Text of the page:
On the publisher side, digital media sales enables brands to monetize their digital properties. In the modern digital world, every brand is a publisher, but digital media properties are no longer merely a cost center. Instead, digital media sales provides an avenue for turning blogs, websites, digital magazines, and virtually any digital content into a profit center rather than an expense, a welcome opportunity for brands that embrace the role of digital publishing in informing and engaging consumers, enhancing brand awareness and loyalty, and increasing sales.

Best Practices in Selling Digital Media

Digital media sales is a complex field, requiring professionals proficient in relationship sales coupled with the ability to learn and adapt to new technologies readily, as technology is ever-changing in digital media. Digital publishers, particularly startups, sometimes expect editorial staff to handle sales functions, but these organizations are best served by enlisting a professional digital sales executive to coordinate and manage the sales process. Editorial staff are critical for ensuring the quality of content, but digital media sales executives are equally as important for ensuring profitability.

Building a professional sales force with clearly defined roles and responsibilities is key for any publisher, as well as an ongoing process for identifying and targeting potential advertisers. Standardizing rates and sales routines is important for creating a consistent client experience with advertisers and maintaining key relationships, even through transitions such as staff changes or shifts in editorial focus that may impact relevance.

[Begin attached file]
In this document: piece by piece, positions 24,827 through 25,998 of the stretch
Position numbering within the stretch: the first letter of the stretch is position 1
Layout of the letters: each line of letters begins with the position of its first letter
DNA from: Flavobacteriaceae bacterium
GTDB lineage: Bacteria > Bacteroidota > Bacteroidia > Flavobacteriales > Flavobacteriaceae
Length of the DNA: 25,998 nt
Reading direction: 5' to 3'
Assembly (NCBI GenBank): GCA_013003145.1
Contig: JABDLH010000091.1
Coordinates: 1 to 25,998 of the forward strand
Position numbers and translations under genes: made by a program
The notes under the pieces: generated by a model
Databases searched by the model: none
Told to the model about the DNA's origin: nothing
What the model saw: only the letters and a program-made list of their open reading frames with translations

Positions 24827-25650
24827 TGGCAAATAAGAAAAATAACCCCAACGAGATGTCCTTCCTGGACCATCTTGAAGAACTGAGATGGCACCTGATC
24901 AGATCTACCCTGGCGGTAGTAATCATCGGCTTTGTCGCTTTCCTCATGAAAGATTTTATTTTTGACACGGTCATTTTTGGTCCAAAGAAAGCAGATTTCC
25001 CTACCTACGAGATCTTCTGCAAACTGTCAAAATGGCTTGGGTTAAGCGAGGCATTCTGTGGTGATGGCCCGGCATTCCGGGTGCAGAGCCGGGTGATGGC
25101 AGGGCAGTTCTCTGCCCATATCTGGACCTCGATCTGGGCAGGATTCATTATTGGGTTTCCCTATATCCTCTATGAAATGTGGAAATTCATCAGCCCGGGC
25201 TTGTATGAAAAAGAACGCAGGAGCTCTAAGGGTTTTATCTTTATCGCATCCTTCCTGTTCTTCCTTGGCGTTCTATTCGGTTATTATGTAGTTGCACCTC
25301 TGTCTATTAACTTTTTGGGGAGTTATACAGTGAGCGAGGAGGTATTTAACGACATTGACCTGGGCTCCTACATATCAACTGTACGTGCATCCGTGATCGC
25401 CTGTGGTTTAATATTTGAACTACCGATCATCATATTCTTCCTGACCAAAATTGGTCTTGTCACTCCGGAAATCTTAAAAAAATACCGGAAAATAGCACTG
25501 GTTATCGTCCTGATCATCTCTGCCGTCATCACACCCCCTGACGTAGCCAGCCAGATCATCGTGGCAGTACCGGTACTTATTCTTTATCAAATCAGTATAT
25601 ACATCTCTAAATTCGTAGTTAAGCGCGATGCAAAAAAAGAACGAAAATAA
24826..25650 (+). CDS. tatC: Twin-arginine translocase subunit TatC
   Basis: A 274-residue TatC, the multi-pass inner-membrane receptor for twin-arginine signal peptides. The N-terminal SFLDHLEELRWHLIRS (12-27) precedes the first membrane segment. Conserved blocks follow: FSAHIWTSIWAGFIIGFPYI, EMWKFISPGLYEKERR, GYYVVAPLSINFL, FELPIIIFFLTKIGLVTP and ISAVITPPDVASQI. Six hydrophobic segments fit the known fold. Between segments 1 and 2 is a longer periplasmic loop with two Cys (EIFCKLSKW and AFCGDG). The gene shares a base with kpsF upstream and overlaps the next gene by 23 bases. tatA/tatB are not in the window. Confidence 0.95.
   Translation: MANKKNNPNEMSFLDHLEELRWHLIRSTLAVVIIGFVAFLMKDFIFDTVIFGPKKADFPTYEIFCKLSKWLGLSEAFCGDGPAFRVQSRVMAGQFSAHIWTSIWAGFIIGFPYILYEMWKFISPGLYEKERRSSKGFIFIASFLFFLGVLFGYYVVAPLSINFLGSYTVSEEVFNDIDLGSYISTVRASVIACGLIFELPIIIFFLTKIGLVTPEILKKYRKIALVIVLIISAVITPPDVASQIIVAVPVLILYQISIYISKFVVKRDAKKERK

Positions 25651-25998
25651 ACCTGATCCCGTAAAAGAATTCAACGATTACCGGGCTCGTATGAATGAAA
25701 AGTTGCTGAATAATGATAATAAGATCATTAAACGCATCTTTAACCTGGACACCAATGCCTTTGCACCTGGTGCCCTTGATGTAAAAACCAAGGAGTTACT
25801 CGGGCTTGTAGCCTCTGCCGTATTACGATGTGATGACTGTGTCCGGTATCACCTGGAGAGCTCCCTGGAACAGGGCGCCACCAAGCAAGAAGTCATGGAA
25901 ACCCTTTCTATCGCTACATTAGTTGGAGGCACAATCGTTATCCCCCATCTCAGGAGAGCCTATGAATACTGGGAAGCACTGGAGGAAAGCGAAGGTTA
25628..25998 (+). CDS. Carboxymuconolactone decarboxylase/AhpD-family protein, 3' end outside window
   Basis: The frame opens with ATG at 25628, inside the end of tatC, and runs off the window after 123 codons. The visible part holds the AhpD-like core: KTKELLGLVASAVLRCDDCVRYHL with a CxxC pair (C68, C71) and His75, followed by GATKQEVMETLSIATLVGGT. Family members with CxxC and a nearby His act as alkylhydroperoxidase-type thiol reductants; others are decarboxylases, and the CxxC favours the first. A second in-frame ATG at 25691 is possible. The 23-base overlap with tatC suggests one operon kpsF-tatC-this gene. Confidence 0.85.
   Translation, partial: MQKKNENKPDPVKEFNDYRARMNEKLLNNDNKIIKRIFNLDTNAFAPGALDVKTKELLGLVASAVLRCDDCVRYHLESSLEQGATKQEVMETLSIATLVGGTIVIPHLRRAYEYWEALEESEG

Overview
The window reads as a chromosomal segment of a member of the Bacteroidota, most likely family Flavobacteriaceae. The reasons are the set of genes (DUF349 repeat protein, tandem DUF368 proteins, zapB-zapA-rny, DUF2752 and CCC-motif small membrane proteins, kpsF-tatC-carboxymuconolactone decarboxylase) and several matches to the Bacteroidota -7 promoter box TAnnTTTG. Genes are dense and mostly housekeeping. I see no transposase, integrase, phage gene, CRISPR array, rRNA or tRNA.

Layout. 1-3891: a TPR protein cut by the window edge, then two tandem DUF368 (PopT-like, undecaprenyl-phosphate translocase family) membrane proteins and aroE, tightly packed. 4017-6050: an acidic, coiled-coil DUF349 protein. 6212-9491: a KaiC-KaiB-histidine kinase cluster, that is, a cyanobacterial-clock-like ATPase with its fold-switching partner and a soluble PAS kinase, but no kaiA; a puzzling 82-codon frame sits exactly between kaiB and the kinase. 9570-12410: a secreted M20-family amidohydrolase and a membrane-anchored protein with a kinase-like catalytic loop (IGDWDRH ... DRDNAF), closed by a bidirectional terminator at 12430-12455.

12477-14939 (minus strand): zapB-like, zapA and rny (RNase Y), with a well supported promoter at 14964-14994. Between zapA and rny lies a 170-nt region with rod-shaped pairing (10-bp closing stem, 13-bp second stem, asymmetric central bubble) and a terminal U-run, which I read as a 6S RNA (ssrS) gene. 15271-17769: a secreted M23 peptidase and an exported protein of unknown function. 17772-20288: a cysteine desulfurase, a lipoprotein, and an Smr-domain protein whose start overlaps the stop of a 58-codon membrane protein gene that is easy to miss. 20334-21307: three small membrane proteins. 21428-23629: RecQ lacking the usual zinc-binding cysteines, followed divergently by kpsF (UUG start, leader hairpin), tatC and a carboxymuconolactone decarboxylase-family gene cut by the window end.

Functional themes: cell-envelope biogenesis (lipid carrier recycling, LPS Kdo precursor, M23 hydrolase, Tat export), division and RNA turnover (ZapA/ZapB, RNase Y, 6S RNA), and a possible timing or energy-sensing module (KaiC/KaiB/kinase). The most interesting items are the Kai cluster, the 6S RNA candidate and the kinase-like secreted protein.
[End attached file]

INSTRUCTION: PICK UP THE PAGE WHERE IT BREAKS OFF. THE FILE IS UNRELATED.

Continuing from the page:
For digital media sales professionals, Julie Clark outlines five essential best practices for closing digital ad sales at iMedia Connection:

  1. Listen: Ask the right questions, do the right research, and listen to responses to uncover the client’s overall strategy, goals, and key metrics.
  2. Say no when it’s warranted: Often, clients are loyal to traditional advertising strategies simply because they aren’t aware of the capabilities of digital media. When it’s in the best interest of the client, proposing effective digital alternative approaches can result in lasting relationships and exceptional results.
  3. Educate: Education is a big part of the role of any sales professional, and this is perhaps even more critical in digital media sales as advertisers aren’t always up-to-date on the latest advancements in digital media that can improve measurement, reduce advertising costs, and offer other benefits to both the publisher and advertiser.
  4. Become a part of the solution: Advertisers are often working with a large ecosystem of media buyers and planners, in addition to technology partners. Again, asking the right questions to uncover gaps and needs that your solution can fill is an effective way to build trust and develop valuable relationships.
  5. Know when to throw in the towel: Don’t get caught up in chasing “unicorns,” as Clark describes, but focus on building lasting partnerships with clients who appreciate your offerings and are getting results. Digital sales reps are often inspired with the winning approach for sought-after prospects while their attention is focused elsewhere. Learning how to optimize your time is key for any sales professional.